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Nov 11, 2021 | Latest News, Press Releases | 0 comments

ICSA president Dermot Kelleher has said there was uproar at this week’s meeting of the association’s National Executive as attendees delivered their verdict on the CAP consultation process. “There is a lot anger with the lack of genuine consultation with the farming organisations around CAP. As a result, what we are witnessing is a CAP reform by decree; farmers have not been listened to, and the Minister’s mart tour has fooled nobody,” he said.

Mr Kelleher said members of ICSA, and members of the National Executive in particular, have worked tirelessly to devise a set of CAP proposals that would benefit all sectors. “The cornerstone of ICSA’s proposal is to avail of the option notto utilise CRISS. We have shown that the CRISS method of redistributive income support does not work in an Irish context. It fails in its stated objective of redistributing funds to those who need it the most, or those who are contributing most to the CAP objectives. A far better solution is to use those funds to deliver coupled payments on suckler cows and breeding ewes.”

“It is in the minister’s remit to do this; he does not have to implement CRISS. ICSA has demonstrated how a €300/hd suckler payment is possible and how a €35/hd ewe payment is possible – through a combination of a coupled payment and payments from the suckler and sheep schemes. This proposal provides a workable mechanism that succeeds in directing payments towards the lower income sectors in a way that CRISS does not.”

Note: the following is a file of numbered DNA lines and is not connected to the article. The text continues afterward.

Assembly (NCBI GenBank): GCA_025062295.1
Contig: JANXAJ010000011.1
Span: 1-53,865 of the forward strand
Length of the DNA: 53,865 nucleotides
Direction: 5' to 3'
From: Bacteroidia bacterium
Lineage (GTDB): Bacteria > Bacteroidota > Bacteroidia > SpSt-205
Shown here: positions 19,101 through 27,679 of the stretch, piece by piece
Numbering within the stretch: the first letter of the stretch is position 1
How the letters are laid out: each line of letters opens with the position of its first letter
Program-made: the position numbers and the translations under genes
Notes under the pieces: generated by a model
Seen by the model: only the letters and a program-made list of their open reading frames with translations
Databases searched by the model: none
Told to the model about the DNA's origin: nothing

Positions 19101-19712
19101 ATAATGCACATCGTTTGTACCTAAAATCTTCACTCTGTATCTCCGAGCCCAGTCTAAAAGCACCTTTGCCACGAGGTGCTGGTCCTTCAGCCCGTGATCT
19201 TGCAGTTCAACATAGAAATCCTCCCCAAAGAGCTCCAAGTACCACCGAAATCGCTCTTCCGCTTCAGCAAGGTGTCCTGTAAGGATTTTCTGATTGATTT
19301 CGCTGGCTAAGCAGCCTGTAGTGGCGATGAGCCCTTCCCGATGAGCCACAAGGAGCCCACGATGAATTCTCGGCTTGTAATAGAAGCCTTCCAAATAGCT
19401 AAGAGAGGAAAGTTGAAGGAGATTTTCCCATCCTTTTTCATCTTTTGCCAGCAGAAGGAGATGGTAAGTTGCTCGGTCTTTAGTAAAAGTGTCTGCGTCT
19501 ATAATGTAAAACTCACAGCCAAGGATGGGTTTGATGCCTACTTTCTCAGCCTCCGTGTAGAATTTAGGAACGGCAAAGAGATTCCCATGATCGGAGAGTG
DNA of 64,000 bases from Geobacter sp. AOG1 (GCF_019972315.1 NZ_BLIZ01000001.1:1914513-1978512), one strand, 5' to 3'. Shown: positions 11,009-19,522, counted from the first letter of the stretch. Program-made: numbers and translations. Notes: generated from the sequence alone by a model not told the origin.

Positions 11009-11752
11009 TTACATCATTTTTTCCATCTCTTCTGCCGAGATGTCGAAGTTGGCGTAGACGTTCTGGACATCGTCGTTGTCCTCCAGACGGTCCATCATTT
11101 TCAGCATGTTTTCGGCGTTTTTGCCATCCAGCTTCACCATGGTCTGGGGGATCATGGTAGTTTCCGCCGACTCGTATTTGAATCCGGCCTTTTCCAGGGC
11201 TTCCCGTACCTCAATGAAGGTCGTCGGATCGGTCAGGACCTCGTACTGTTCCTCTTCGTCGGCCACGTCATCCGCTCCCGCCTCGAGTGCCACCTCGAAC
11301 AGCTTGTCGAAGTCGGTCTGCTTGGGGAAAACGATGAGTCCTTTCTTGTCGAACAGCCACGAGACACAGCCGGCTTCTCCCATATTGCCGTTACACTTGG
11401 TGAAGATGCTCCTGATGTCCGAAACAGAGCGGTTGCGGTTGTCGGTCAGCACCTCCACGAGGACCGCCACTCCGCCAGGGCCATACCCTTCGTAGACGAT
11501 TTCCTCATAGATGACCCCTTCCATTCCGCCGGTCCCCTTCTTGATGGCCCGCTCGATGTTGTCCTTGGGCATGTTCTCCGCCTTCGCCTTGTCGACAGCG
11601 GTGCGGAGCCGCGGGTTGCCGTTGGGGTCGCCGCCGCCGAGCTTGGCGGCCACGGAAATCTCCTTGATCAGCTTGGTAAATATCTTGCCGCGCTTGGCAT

“For the beef sector, a Beef Carbon Efficiency Programme as outlined in ICSA’s CAP proposals makes total sense. We have proposed a CAP payment of up to €100/hd for prime beef finished earlier. The minister himself is talking about reducing the age of slaughter but he has no comprehensive plan about how to achieve that. He is mistaken if he thinks that a factory bonus would be an acceptable reward for this measure. Reducing the average slaughter age has the potential to achieve a significant environmental benefit, but it requires the support of a significant CAP payment.”

Mr Kelleher also pointed to the fact that the current proposals for the eco-scheme are totally unworkable for a lot of active farmers on productive land. “The Minister says he wants all farmers to be able to do their bit for the environment under the eco-scheme but the reality is that, under the current proposals, a large proportion will be left with no option but to stay out. 

The proposals on stocking rate and fertiliser usage are too severe and if you don’t qualify under one, you won’t qualify under the other. It is not realistic to think that all farmers can effectively do without fertiliser on a large part of their grazing ground unless the plan is to slash Irish exports. On the other hand, many farmers would opt to try to reduce fertiliser but only if the target is workable.”

ICSA will meet Department officials in the coming days to try to find a workable solution on the eco-scheme. “What we are being offered at the moment won’t work and this implies a severe cut by stealth. The Minister seems to forget that the eco-scheme money is being funded by a 25% cut to existing payments which farmers can’t afford to lose.”

Mr Kelleher said the ICSA plan is the only realistic way of keeping all sectors viable given the budgetary constraints. “Our plan benefits the more than 100,000 lower income suckler, beef, sheep, and tillage farmers. It also benefits the more profitable 18,000 dairy farmers we have by protecting the more vulnerable sectors they rely on so heavily.”

“It is not too late to implement this plan, but the Minister now has to quickly respond to the growing farmer anger.”


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